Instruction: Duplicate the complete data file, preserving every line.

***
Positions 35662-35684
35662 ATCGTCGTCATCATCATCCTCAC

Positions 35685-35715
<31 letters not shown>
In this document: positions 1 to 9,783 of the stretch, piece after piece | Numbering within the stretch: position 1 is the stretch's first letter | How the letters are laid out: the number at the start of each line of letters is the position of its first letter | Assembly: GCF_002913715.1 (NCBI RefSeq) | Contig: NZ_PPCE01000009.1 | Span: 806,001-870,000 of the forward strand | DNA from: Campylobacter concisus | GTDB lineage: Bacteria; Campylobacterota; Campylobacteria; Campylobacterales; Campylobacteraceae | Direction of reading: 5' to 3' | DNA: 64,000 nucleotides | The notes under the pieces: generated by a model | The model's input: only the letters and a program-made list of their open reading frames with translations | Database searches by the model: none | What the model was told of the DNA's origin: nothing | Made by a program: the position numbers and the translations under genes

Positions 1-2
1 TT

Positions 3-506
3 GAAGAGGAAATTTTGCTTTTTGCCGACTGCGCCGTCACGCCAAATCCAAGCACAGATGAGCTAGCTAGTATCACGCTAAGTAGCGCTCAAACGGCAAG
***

Positions 35662-35684
35662 ATCGTCGTCATCATCATCCTCAC

Positions 35685-35715
<31 letters not shown>
In this document: positions 1 to 9,783 of the stretch, piece after piece | Numbering within the stretch: position 1 is the stretch's first letter | How the letters are laid out: the number at the start of each line of letters is the position of its first letter | Assembly: GCF_002913715.1 (NCBI RefSeq) | Contig: NZ_PPCE01000009.1 | Span: 806,001-870,000 of the forward strand | DNA from: Campylobacter concisus | GTDB lineage: Bacteria; Campylobacterota; Campylobacteria; Campylobacterales; Campylobacteraceae | Direction of reading: 5' to 3' | DNA: 64,000 nucleotides | The notes under the pieces: generated by a model | The model's input: only the letters and a program-made list of their open reading frames with translations | Database searches by the model: none | What the model was told of the DNA's origin: nothing | Made by a program: the position numbers and the translations under genes

Positions 1-2
1 TT

Positions 3-506
3 GAAGAGGAAATTTTGCTTTTTGCCGACTGCGCCGTCACGCCAAATCCAAGCACAGATGAGCTAGCTAGTATCACGCTAAGTAGCGCTCAAACGGCAAG